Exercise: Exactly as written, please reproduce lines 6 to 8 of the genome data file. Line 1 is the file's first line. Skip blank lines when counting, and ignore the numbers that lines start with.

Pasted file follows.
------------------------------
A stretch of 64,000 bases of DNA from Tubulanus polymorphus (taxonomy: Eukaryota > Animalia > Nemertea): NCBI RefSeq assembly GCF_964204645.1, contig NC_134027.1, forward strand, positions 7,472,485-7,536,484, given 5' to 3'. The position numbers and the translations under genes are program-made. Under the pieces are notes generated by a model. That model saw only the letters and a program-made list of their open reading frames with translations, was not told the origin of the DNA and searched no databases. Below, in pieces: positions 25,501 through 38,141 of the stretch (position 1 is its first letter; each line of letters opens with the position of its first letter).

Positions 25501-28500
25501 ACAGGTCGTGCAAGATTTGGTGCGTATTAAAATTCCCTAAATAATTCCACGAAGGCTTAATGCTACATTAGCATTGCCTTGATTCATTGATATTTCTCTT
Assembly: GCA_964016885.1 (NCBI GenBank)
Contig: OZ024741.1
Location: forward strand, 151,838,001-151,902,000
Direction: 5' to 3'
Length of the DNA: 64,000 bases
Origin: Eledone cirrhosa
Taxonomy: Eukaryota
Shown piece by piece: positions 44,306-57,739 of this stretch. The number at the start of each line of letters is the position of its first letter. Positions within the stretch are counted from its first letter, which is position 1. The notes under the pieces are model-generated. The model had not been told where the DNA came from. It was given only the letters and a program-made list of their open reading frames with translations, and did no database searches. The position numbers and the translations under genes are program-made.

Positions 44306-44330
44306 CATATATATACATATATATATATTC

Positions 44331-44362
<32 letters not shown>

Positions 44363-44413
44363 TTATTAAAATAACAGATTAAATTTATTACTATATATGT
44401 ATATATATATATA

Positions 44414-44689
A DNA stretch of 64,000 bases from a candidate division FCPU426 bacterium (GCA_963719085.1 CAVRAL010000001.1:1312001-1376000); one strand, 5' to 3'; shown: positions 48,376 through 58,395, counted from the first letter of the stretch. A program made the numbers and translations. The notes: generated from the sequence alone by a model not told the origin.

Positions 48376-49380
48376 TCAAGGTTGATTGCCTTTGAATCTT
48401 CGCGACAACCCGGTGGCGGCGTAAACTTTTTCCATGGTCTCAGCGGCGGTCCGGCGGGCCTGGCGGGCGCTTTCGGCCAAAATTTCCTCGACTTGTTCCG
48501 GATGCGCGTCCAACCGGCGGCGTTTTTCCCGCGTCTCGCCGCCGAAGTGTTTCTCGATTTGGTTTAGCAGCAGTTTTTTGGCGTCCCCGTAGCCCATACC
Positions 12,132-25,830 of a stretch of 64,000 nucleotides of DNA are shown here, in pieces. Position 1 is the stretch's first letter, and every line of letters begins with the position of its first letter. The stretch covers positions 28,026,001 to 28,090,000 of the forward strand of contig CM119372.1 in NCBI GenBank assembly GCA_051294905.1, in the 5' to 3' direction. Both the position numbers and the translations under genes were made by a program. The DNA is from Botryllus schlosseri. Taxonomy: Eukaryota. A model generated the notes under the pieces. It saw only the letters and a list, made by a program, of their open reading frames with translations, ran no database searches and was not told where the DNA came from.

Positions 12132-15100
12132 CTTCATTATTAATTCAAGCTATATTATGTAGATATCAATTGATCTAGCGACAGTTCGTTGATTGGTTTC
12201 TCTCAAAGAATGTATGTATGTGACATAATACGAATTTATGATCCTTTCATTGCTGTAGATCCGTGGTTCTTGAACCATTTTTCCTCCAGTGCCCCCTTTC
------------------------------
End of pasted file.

Location: forward strand, 151,838,001-151,902,000
Direction: 5' to 3'
Length of the DNA: 64,000 bases